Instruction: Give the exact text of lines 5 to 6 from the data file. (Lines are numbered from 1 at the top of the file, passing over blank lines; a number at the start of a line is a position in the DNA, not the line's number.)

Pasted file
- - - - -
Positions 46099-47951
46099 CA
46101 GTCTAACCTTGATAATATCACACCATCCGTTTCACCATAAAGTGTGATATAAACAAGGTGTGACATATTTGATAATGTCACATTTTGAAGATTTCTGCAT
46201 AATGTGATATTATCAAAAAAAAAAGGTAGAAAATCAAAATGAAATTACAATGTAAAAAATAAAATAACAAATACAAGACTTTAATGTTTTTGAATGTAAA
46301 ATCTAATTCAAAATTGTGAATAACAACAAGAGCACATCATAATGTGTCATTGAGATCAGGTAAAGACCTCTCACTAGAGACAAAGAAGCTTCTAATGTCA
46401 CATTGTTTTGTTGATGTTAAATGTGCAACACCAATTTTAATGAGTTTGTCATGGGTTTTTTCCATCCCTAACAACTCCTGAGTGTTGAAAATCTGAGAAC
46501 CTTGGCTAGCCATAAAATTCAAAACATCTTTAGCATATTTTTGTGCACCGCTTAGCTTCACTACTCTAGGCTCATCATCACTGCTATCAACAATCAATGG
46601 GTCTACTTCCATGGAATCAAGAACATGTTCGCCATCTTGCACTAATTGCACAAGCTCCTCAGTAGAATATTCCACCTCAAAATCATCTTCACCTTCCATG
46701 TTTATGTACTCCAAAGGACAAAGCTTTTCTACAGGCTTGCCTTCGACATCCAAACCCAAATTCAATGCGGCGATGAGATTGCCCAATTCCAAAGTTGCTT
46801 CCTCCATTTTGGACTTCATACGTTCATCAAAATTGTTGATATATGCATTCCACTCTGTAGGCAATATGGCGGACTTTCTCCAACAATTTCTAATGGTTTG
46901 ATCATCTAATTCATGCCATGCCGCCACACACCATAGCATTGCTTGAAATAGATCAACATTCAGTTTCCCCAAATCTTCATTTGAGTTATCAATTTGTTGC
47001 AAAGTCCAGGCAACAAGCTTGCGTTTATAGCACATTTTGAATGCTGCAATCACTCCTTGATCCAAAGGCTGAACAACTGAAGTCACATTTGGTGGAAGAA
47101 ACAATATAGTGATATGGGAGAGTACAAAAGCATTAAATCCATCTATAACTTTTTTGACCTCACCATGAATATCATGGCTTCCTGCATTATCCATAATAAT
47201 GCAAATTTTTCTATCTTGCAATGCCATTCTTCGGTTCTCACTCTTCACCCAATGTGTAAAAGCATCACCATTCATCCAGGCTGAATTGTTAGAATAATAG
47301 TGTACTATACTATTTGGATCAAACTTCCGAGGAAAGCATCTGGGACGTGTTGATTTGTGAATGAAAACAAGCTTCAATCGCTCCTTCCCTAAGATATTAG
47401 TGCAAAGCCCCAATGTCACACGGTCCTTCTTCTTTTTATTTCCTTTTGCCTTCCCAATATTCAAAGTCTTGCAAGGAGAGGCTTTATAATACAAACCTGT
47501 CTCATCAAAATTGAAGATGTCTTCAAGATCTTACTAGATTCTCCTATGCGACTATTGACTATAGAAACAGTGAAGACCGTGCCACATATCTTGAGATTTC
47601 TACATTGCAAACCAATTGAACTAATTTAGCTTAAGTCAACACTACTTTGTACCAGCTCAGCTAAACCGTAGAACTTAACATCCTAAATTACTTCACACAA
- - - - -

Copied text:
46301 ATCTAATTCAAAATTGTGAATAACAACAAGAGCACATCATAATGTGTCATTGAGATCAGGTAAAGACCTCTCACTAGAGACAAAGAAGCTTCTAATGTCA
46401 CATTGTTTTGTTGATGTTAAATGTGCAACACCAATTTTAATGAGTTTGTCATGGGTTTTTTCCATCCCTAACAACTCCTGAGTGTTGAAAATCTGAGAAC